Posted October 3, 2016

Announcing a Tap, Click, Read Toolkit to Promote Early Literacy in a World of Screens

Download new materials designed to help educators and other leaders put insights into practice, helping children learn to read in a digital age.

Posted December 10, 2015

Breakthroughs in Parent Engagement and Early Literacy

Lisa Guernsey and Michael H. Levine will be featured speakers at a half-day forum hosted by New America, The Joan Ganz Cooney Center and The Erikson Institute on December 10, 2015 from 8:30 am to 1:30 pm.

Posted August 23, 2015

Why We Wrote “Tap, Click, Read”

This book is not about championing technology, nor is it about avoiding it. We envision a future that is human-powered first and tech-assisted second. We see it as a "third way," an approach driven by the urgent need for all children and parents to have access to the same 21st-century literacy opportunities already at the fingertips of today’s affluent families.

Posted August 15, 2015

Articles from the Seeding Reading Series (2014-15)

More than 20 articles on how technology intersects with early literacy, published in 2014-15 as part of a blog series by New America & JGCC.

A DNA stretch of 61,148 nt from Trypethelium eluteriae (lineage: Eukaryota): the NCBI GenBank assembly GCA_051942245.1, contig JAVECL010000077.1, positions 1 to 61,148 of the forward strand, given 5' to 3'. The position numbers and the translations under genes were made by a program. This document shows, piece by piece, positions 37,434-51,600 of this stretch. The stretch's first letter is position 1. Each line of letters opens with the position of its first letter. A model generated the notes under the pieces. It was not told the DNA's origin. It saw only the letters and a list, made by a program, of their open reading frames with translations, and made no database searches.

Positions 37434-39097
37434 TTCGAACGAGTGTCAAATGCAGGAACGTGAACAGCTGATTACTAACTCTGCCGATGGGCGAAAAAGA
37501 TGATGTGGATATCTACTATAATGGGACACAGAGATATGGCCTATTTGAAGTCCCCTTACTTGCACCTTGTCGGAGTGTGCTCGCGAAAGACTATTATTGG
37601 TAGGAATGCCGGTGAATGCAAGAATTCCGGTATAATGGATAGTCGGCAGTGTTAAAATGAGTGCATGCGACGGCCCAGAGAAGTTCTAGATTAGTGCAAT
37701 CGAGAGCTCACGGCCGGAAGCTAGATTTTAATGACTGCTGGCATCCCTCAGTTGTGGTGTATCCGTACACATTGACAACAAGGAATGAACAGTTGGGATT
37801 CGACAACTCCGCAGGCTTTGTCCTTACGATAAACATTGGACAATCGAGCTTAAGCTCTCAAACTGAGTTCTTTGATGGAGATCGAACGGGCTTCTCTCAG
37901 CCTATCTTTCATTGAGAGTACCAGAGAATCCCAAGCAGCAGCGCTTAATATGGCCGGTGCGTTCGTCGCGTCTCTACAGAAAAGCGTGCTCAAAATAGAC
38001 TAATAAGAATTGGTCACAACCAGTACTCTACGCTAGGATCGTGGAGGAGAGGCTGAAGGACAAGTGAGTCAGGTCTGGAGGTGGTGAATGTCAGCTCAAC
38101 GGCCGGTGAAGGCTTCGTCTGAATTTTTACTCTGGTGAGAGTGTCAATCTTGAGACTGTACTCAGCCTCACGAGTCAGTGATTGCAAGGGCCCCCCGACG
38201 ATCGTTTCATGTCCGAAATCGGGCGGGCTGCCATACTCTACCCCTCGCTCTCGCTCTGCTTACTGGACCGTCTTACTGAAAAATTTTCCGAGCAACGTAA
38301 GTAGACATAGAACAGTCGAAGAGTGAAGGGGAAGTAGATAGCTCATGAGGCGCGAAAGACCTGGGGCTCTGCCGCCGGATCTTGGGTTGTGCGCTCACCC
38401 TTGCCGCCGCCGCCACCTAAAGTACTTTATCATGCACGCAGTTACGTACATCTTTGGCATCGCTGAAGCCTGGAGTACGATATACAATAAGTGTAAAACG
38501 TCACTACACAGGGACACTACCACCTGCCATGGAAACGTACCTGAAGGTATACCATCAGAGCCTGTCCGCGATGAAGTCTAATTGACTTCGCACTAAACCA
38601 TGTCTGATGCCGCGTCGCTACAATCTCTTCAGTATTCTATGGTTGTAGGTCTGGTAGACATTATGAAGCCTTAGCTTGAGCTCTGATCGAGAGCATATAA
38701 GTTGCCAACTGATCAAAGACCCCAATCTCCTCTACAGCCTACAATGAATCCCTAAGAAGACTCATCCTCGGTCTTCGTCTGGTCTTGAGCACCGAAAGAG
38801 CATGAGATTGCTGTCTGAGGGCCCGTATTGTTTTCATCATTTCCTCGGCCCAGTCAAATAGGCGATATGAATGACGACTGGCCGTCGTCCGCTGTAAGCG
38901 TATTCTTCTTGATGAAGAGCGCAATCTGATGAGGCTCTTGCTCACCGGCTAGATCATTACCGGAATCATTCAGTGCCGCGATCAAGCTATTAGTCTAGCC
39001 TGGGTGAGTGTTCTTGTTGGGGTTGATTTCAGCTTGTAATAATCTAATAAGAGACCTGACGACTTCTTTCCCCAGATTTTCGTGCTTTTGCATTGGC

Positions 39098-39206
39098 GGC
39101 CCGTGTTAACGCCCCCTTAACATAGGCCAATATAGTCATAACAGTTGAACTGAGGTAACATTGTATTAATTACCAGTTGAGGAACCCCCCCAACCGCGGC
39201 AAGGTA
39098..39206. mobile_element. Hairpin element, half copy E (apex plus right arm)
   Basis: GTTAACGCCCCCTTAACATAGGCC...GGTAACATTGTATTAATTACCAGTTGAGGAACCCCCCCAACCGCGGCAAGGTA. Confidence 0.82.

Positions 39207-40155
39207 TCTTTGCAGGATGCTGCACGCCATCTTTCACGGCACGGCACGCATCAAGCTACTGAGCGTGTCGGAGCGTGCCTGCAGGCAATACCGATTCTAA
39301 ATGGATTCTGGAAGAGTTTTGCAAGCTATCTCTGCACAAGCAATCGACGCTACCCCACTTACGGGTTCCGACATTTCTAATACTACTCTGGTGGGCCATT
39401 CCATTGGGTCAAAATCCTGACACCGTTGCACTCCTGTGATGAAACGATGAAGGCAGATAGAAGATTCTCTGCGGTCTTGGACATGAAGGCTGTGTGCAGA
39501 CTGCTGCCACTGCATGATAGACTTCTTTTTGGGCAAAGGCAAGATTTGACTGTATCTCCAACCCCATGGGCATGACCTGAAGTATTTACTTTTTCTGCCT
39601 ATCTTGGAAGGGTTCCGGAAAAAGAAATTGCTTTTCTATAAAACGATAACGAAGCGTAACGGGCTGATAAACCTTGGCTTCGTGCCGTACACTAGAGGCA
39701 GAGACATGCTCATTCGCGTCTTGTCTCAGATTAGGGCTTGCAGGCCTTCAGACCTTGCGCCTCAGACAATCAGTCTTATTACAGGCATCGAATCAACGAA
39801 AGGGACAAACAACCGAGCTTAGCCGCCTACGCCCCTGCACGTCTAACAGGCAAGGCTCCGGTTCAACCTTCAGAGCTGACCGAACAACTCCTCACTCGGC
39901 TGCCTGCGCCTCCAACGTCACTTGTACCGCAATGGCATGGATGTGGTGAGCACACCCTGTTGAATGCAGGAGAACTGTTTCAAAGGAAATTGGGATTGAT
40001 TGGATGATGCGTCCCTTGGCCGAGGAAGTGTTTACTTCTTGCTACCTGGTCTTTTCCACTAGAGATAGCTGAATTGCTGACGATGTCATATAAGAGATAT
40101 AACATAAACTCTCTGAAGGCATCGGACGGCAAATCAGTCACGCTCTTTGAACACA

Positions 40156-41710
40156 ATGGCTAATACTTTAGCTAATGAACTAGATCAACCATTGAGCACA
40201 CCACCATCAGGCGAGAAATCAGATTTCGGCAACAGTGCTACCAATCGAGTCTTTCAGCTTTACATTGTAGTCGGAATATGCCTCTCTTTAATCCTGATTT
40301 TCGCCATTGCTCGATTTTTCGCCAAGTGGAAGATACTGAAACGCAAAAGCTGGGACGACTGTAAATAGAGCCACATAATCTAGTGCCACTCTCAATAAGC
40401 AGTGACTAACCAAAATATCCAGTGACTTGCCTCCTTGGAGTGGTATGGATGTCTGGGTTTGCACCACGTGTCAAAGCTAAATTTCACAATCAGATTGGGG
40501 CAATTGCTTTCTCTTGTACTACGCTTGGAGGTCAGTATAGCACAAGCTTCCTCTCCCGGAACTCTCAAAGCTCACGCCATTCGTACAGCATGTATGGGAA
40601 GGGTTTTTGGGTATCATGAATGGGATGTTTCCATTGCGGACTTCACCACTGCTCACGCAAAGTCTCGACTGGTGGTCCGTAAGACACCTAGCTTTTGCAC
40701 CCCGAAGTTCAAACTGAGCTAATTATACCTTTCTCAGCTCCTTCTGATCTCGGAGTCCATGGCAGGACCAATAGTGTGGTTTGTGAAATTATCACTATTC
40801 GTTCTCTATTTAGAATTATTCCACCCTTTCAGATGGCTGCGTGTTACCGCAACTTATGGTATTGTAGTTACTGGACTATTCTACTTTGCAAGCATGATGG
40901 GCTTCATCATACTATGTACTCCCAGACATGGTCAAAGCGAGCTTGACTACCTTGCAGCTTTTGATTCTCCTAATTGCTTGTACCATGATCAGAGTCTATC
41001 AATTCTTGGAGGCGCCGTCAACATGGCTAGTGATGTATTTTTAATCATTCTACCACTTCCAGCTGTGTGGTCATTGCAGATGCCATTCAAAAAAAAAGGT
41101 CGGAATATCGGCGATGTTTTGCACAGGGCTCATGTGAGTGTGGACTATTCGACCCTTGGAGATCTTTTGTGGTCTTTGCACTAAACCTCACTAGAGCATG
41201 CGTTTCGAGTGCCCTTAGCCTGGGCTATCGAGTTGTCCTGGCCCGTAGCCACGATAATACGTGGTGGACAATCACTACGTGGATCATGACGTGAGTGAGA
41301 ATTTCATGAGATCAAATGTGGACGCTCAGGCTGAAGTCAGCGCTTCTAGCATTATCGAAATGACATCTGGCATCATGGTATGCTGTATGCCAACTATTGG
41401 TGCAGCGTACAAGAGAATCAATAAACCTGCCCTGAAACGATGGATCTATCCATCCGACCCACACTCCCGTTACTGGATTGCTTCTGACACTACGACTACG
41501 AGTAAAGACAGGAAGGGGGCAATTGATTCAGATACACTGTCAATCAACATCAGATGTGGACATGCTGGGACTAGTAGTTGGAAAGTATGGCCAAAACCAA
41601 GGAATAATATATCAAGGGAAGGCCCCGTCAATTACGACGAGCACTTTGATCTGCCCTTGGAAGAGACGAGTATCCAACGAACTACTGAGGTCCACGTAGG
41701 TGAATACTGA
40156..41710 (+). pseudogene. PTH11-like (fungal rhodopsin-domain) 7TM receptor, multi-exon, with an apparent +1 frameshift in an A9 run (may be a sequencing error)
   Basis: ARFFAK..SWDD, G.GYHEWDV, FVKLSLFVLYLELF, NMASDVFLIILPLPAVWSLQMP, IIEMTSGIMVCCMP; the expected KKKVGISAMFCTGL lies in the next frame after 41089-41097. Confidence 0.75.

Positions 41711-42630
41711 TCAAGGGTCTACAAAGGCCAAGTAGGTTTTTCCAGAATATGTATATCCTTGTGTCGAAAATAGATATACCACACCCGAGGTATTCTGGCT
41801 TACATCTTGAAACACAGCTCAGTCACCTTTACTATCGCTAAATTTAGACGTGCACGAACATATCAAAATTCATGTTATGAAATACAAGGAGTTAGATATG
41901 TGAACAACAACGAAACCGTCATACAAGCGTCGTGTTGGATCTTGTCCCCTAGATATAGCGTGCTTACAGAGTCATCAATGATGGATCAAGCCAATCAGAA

Image by Bloomua / Shutterstock.com
Posted June 25, 2015

A New Framework to Identify Educational Apps

A new framework on identifying educational apps uses lessons from the science of Learning.

Integrating Technology in Early Literacy (InTEL) Map
Posted June 15, 2015

A Map in Progress: Integrating Technology in Early Literacy

New America and the Joan Ganz Cooney Center at Sesame Workshop have launched an interactive map showing innovations in early literacy and parent engagement across the country.

Posted July 11, 2014

Parent Voices: Doubts, Then Excitement on Texts to Promote Literacy

At first, Chicago parent Alexiss Evans wasn’t convinced that texts are a good way to receive parenting information. Participating in the program changed her mind.

Posted June 11, 2014

Summer Learning: Meeting Children Where They Are

Numerous organizations and educators are developing affordable tools that have the potential to combat summer learning loss in nontraditional ways.